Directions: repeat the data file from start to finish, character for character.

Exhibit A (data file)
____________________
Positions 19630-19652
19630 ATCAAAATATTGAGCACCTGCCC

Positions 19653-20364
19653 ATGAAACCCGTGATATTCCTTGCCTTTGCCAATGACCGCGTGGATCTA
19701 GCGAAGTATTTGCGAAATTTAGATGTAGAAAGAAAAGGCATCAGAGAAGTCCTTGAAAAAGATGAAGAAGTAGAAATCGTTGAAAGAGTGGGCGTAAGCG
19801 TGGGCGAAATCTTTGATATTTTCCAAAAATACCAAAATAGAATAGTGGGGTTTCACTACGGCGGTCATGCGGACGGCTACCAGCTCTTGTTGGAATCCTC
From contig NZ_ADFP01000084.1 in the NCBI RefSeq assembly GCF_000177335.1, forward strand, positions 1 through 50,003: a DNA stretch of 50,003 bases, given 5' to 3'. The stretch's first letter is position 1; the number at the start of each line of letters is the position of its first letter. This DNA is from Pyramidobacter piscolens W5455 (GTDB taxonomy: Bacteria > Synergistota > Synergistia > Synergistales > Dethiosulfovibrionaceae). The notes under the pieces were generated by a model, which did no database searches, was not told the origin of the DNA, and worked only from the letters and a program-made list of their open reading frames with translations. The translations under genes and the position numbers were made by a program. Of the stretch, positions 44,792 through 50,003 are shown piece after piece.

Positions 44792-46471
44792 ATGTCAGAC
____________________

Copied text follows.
Positions 19630-19652
19630 ATCAAAATATTGAGCACCTGCCC

Positions 19653-20364
19653 ATGAAACCCGTGATATTCCTTGCCTTTGCCAATGACCGCGTGGATCTA
19701 GCGAAGTATTTGCGAAATTTAGATGTAGAAAGAAAAGGCATCAGAGAAGTCCTTGAAAAAGATGAAGAAGTAGAAATCGTTGAAAGAGTGGGCGTAAGCG
19801 TGGGCGAAATCTTTGATATTTTCCAAAAATACCAAAATAGAATAGTGGGGTTTCACTACGGCGGTCATGCGGACGGCTACCAGCTCTTGTTGGAATCCTC
From contig NZ_ADFP01000084.1 in the NCBI RefSeq assembly GCF_000177335.1, forward strand, positions 1 through 50,003: a DNA stretch of 50,003 bases, given 5' to 3'. The stretch's first letter is position 1; the number at the start of each line of letters is the position of its first letter. This DNA is from Pyramidobacter piscolens W5455 (GTDB taxonomy: Bacteria > Synergistota > Synergistia > Synergistales > Dethiosulfovibrionaceae). The notes under the pieces were generated by a model, which did no database searches, was not told the origin of the DNA, and worked only from the letters and a program-made list of their open reading frames with translations. The translations under genes and the position numbers were made by a program. Of the stretch, positions 44,792 through 50,003 are shown piece after piece.

Positions 44792-46471
44792 ATGTCAGAC